Virgin Galactic (SPCE 4.48%).
Stable Road Acquisition's (SRAC) Momentus.
New Providence Acquisition's (NPA) AST SpaceMobile.
And soon, space investors will have a fourth pure play "space company" to choose from when special purpose acquisition company (SPAC) Holicity (HOL) brings small rocket launcher Astra public in a SPAC-sponsored, reverse-merger IPO.
Holicity announced the news on Tuesday, saying it has reached a "definitive agreement" to acquire Astra and bring the start-up space-launch provider public in the second quarter of 2021 with "an implied pro forma enterprise value ... of approximately $2.1 billion."
Astra conducted a mostly successful space launch in December when its Rocket 3.2 launch vehicle launched from the Pacific Spaceport Complex in Kodiak, Alaska. The test flight was Astra's third attempt, preceded by one rocket that failed before launch in March (during a fueling test) and a second that was terminated after launch in September when it drifted off course. The third time was (almost) the charm, however, as December's test flight successfully reached its target altitude of 236 miles (380 kilometers), just failing to reach orbital velocity and therefore falling back out of orbit.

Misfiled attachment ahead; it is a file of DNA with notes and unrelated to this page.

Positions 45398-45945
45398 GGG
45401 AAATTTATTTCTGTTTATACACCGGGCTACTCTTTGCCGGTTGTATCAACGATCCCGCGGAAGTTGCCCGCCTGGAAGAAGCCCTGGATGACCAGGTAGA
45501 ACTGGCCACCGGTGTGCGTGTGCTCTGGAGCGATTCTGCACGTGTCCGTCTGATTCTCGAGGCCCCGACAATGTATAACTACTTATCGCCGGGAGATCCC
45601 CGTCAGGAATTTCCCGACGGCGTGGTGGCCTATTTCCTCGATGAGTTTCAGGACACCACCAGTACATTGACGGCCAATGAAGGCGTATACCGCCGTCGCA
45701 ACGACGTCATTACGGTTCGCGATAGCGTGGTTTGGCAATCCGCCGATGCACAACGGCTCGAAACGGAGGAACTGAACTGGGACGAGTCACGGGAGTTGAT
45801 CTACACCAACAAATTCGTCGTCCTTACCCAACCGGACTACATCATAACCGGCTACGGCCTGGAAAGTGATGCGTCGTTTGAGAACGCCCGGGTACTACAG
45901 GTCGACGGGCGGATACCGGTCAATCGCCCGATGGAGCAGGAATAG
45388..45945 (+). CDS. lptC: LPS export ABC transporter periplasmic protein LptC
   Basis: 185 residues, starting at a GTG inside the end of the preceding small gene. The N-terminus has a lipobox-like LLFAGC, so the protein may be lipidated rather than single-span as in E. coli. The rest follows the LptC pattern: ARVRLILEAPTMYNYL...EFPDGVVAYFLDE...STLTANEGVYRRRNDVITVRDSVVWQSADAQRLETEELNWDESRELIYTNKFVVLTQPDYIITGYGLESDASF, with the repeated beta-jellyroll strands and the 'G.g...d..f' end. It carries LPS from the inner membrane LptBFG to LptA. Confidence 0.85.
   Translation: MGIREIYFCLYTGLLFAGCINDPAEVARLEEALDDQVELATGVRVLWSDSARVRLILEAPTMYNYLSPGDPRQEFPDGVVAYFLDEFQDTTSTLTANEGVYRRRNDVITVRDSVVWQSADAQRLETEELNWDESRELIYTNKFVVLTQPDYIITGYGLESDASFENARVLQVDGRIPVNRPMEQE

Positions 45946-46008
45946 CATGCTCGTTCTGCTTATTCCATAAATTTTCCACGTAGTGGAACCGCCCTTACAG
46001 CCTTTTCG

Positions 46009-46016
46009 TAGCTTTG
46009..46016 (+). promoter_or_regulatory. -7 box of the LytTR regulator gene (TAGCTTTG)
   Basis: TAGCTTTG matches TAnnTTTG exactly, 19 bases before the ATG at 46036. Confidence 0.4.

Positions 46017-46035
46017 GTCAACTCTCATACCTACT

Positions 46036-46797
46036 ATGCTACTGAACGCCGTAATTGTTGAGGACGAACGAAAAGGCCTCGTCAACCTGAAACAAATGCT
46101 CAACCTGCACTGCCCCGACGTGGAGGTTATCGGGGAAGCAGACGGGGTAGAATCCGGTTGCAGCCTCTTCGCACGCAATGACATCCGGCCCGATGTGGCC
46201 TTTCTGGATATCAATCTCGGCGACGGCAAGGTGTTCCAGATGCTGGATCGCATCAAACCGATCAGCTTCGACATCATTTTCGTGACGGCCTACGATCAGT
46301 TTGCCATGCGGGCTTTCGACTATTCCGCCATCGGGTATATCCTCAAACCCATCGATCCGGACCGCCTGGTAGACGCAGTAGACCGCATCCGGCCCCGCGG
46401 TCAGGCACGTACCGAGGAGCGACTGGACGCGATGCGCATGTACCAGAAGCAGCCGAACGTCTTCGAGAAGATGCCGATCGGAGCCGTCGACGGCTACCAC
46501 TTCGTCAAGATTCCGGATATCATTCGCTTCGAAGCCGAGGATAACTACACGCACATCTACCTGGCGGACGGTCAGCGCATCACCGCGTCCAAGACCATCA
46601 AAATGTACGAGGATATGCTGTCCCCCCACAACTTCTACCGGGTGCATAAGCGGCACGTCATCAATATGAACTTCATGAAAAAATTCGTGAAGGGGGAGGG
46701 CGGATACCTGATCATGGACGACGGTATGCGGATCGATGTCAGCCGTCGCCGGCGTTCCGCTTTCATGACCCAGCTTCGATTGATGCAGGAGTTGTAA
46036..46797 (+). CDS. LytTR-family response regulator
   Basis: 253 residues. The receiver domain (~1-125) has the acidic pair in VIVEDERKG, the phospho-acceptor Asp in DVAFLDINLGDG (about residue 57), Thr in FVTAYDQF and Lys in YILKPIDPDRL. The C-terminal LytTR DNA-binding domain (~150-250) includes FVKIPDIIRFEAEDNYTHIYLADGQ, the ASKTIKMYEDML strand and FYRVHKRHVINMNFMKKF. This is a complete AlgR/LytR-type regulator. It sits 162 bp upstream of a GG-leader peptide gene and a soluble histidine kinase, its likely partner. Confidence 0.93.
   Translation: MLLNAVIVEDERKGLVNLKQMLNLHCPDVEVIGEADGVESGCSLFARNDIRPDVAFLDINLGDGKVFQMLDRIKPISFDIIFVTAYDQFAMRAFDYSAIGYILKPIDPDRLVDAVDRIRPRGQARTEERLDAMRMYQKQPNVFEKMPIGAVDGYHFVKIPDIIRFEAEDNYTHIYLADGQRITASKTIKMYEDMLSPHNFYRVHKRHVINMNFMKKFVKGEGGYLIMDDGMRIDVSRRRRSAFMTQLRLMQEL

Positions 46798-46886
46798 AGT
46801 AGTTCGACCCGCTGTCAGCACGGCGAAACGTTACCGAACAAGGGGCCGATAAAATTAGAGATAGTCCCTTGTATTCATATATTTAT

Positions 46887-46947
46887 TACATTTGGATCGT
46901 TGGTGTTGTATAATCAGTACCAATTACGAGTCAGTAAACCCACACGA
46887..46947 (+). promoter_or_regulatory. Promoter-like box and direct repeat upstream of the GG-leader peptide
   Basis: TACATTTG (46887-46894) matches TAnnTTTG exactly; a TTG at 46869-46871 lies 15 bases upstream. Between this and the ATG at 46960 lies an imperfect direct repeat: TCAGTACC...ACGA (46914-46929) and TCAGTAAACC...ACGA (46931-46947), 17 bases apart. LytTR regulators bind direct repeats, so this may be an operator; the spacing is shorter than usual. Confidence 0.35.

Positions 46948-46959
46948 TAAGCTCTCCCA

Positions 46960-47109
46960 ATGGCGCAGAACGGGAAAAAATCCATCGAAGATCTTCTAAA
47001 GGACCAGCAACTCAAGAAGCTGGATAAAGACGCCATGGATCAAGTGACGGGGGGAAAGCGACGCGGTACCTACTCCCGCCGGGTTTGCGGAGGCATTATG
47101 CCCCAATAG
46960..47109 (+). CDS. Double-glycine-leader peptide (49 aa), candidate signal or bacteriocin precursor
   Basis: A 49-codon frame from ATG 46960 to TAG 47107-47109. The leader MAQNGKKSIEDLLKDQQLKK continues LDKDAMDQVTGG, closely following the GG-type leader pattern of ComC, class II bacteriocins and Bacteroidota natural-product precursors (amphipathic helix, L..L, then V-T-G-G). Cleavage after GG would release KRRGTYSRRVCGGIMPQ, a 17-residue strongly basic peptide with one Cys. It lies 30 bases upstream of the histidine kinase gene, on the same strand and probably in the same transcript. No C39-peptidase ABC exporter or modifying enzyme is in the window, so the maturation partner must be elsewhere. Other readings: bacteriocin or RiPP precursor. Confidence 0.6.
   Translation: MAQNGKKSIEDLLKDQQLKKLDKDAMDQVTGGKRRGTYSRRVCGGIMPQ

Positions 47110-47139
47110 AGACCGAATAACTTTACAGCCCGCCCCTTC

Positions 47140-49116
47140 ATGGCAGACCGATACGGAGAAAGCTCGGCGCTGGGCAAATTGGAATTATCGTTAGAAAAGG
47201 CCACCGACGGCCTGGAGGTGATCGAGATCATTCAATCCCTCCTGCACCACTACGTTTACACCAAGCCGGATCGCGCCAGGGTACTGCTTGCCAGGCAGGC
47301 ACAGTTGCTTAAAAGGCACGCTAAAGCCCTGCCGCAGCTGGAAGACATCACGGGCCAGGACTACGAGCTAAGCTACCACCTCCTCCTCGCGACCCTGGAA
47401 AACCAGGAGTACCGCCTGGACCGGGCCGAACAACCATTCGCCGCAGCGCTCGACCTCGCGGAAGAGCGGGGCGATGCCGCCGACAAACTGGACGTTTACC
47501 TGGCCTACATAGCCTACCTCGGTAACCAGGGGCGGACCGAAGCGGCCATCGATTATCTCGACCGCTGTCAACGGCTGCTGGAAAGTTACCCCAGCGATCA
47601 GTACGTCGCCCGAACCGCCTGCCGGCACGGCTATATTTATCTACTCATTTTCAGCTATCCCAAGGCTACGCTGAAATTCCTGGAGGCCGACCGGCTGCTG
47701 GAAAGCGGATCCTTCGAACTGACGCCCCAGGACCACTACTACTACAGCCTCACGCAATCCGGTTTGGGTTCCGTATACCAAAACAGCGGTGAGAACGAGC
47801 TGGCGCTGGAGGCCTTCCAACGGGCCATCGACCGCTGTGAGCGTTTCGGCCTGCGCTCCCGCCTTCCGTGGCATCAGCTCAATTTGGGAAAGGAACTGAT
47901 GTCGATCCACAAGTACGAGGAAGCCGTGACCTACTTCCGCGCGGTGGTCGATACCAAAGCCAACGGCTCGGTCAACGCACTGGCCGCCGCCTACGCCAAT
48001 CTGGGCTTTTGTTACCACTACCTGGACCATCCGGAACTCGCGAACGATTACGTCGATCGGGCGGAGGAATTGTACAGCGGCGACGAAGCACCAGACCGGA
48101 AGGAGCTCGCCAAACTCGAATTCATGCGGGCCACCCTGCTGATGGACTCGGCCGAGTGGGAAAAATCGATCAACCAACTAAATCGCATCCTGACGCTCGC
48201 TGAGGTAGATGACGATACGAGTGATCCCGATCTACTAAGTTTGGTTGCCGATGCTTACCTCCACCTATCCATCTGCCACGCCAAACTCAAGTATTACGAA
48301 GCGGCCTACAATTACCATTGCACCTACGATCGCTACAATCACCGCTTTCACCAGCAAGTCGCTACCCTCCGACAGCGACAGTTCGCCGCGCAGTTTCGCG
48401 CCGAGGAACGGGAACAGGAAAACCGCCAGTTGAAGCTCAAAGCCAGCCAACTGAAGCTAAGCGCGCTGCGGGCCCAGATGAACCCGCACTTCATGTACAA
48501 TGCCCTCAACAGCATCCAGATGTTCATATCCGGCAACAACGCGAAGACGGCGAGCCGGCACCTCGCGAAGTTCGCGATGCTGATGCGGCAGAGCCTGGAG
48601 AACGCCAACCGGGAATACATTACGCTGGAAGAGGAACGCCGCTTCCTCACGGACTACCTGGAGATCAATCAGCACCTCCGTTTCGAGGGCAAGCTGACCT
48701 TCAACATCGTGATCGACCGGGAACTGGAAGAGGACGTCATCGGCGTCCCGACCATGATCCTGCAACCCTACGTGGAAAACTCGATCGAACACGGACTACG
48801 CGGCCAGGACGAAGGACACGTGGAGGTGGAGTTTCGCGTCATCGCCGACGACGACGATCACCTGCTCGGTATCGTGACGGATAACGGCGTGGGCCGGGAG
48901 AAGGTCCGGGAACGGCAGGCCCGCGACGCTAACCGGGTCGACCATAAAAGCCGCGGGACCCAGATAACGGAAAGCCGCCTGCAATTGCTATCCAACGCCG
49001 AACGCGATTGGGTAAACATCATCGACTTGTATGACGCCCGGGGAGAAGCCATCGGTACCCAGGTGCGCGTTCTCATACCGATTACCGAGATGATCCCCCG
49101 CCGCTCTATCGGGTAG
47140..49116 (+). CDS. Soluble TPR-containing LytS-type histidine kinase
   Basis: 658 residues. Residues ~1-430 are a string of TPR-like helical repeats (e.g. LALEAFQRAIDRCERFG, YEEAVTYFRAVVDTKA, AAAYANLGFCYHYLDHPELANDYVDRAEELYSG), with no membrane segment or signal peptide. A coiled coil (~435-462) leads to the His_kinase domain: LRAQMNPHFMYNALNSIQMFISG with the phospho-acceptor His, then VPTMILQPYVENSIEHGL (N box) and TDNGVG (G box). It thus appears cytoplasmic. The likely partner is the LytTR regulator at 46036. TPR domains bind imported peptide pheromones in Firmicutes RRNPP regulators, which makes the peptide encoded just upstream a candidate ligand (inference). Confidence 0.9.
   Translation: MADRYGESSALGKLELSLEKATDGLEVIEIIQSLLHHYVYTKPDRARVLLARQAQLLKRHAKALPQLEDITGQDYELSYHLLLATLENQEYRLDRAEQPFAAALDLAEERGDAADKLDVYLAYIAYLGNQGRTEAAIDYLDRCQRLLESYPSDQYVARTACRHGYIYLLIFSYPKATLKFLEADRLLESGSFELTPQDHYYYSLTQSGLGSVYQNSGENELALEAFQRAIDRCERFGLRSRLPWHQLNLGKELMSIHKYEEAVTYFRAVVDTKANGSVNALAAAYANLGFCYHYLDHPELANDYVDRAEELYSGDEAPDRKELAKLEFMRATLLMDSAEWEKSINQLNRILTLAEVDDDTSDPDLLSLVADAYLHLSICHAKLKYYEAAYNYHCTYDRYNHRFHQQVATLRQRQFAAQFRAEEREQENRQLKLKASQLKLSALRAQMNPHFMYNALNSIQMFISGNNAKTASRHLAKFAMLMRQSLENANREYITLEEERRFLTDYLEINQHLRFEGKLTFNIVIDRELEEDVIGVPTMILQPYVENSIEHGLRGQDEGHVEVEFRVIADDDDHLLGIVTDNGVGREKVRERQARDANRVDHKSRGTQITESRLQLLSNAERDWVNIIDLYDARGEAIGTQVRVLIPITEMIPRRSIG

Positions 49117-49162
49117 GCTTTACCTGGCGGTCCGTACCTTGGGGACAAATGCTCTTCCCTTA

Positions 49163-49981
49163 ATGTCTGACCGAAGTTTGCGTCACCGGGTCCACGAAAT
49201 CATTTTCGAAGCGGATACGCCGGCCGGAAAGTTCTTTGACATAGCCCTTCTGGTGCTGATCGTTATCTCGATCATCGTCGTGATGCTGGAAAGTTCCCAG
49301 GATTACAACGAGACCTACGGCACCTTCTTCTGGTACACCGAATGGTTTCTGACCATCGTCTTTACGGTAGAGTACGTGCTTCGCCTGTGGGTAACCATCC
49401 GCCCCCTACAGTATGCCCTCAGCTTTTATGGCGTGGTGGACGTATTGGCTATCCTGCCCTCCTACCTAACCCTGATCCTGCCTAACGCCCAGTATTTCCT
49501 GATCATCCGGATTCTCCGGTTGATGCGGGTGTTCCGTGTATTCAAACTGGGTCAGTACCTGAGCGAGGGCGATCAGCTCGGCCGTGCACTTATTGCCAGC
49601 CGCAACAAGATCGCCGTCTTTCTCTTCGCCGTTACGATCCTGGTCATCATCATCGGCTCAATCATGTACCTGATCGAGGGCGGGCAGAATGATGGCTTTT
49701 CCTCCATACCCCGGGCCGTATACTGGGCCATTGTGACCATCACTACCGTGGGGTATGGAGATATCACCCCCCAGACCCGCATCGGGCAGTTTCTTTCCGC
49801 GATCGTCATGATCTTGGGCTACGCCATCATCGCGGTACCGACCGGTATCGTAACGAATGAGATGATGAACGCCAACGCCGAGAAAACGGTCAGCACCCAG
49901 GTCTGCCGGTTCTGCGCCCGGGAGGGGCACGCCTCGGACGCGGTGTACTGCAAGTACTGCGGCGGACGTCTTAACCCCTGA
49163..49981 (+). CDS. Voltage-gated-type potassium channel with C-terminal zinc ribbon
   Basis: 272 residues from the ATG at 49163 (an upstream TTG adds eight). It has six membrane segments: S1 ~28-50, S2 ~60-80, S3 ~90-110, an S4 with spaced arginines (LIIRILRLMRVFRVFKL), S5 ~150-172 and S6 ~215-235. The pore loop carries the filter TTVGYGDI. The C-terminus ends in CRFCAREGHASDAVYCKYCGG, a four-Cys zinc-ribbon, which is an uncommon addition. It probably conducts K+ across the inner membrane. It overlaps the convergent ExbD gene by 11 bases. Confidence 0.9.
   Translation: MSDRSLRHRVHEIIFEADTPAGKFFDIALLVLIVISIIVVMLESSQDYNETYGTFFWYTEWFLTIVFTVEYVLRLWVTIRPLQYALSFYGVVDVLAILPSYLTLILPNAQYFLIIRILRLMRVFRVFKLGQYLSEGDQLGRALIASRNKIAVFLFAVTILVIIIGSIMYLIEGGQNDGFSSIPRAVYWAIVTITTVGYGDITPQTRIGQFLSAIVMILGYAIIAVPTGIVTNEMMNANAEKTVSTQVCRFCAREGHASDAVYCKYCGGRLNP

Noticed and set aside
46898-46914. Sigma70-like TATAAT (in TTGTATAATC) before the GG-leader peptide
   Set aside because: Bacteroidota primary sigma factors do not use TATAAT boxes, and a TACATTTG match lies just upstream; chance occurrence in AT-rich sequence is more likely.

Astra is already working on its next launch and "identifying ... how to further improve the vehicle performance." The company says it has 50 launches already reserved by future customers, worth $150 million in future revenue.
Merging with Holicity will provide Astra additional funds to finance the company's efforts to become a reliable provider of space-launch services for small satellites. In Tuesday's press release, Holicity stated that between cash it raised in its own IPO and the $200 million it expects to raise from a private investment in public equity (PIPE) transaction, Astra should emerge onto the public markets with $500 million in the bank.
Astra plans to list on the Nasdaq under the ticker symbol ASTR.